Other spiders are hunters that will grab a wasp and bite it. Their bite contains venom that stuns and immobilizes the wasp to keep it from fighting or moving as the wasp feeds. Learn more about wolf spiders.
15 Birds that Eat Wasps
Do birds eat wasps? Absolutely. Wasps are easy prey for these birds that specialize in hunting them.
Most birds eat a varied diet that includes both plants and insects.
There are more than 20 types of birds that commonly eat wasps.
Though some seek them out in their homes and use different methods to trick the wasps to come out, others dine on those they find in the wild.
Sparrows, wrens, warblers, and magpies are just a few of the birds that eat wasps.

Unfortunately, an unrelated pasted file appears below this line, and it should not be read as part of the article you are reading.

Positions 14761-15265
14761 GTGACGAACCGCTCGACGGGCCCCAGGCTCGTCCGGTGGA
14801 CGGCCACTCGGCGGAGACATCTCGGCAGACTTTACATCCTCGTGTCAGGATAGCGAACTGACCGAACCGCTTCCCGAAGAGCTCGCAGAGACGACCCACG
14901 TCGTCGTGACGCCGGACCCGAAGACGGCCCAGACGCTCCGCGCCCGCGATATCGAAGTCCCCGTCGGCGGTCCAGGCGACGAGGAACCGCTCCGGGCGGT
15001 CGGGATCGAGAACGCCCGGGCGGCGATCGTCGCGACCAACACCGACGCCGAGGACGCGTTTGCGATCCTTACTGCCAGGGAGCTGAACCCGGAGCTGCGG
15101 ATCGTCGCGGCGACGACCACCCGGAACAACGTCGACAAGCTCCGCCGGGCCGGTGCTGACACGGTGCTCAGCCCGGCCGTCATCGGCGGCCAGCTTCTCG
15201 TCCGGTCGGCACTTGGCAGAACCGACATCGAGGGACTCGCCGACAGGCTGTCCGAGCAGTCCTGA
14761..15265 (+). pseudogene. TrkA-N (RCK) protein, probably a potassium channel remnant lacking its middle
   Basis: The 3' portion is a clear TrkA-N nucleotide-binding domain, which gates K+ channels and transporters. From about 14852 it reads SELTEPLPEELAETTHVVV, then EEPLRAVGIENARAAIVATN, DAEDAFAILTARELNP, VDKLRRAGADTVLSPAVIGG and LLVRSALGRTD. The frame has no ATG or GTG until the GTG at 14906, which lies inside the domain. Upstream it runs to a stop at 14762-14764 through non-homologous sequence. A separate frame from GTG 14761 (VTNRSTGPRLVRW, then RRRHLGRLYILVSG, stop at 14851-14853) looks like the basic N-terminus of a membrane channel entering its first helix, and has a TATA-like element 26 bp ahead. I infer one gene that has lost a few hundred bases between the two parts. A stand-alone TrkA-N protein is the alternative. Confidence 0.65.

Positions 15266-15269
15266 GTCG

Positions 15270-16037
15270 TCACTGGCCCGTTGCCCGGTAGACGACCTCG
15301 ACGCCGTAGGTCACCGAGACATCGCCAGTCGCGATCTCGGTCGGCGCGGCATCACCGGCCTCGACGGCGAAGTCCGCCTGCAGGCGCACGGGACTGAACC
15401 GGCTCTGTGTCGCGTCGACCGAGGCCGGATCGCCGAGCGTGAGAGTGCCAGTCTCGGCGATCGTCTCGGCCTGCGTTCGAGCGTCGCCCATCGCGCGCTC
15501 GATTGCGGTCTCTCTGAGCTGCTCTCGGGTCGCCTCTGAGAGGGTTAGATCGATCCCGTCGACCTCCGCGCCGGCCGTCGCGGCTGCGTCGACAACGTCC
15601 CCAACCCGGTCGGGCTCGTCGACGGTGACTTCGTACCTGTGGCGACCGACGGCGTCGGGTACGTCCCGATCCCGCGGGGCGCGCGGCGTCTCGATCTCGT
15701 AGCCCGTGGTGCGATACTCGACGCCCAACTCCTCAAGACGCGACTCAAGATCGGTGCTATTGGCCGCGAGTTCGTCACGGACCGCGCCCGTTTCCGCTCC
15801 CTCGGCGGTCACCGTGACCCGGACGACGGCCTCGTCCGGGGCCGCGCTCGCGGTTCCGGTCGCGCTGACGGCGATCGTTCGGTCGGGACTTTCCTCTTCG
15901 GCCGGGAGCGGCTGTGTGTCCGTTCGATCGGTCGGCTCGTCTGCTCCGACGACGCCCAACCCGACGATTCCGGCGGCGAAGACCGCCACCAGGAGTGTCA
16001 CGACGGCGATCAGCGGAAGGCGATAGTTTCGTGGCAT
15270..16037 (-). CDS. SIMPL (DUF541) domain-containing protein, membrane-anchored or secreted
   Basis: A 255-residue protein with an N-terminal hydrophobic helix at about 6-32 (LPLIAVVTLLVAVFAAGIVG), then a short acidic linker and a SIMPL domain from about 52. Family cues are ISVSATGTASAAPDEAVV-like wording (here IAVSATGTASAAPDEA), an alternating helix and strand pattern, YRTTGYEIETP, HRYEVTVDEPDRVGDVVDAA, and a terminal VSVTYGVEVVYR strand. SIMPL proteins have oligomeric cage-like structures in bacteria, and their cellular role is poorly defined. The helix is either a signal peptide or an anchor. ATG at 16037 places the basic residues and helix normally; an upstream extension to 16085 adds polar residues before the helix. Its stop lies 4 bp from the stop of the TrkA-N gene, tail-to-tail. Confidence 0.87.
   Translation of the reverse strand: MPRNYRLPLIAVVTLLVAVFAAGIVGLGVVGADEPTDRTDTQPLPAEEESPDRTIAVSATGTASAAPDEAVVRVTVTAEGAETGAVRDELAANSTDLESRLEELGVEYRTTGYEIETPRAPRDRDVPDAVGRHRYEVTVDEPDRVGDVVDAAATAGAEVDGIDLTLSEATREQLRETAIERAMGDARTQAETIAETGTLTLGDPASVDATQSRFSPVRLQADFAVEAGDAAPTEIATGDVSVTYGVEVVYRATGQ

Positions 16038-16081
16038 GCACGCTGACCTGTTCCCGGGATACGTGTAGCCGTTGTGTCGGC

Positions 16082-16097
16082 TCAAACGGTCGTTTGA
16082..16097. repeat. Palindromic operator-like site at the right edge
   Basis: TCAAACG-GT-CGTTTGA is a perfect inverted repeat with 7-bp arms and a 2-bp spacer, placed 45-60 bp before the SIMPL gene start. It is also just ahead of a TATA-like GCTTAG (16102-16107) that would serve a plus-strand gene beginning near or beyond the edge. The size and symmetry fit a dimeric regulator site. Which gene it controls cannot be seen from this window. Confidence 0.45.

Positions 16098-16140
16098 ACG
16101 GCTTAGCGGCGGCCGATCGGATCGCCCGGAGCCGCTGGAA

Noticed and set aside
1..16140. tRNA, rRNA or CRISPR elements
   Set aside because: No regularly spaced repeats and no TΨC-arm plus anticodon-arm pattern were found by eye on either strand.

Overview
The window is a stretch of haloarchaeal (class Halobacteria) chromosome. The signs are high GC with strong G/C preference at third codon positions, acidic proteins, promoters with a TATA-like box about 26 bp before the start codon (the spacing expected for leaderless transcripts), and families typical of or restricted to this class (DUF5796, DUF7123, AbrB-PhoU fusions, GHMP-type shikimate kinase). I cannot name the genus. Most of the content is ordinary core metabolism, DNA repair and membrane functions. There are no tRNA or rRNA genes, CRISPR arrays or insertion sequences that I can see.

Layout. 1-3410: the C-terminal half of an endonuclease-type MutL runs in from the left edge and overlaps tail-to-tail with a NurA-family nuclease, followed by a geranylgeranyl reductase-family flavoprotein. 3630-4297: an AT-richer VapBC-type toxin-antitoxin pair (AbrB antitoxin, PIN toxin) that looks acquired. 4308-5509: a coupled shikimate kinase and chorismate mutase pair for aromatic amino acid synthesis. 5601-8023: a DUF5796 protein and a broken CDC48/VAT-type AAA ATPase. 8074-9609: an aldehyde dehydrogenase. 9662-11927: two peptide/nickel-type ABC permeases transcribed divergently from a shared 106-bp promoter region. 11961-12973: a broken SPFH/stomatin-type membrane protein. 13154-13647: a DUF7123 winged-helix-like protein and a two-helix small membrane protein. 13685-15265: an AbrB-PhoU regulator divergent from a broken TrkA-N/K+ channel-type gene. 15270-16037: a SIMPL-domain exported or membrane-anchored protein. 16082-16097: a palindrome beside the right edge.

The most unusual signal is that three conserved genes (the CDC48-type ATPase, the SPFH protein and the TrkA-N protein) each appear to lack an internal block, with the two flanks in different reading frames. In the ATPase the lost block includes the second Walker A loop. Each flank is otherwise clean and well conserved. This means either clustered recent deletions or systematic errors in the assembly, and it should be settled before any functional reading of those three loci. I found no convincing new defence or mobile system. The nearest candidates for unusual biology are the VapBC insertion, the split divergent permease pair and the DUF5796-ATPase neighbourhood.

- Purple Martins
Learn more about other birds that eat wasps.
Unlike other creatures that will eat dozens of wasps, birds look for solitary or individual wasps.
They move so quickly that the wasps cannot defend themselves.
Bee birds use a different hunting method in which they snatch a wasp and beat the bug against a hard surface until its venom is no longer a threat.
As male wasps lack stingers, bee birds will simply swallow them whole.
There are also honey buzzards that have feathers around their faces that are thick and heavy. Their feathers confuse wasps and keep them from seeing the birds as threats.
6 Amphibians and Reptiles that Eat Wasps
Both amphibians and reptiles prey on wasps.
Asian geckos primarily eat a type of large wasp called Polistes. As this wasp has a sting that can kill some animals, this gecko is one of the only types that can eat it.
Frogs and toads eat any insects that come into their habitats and eat various types of wasps.
Salamanders will also eat wasps as well as their larvae.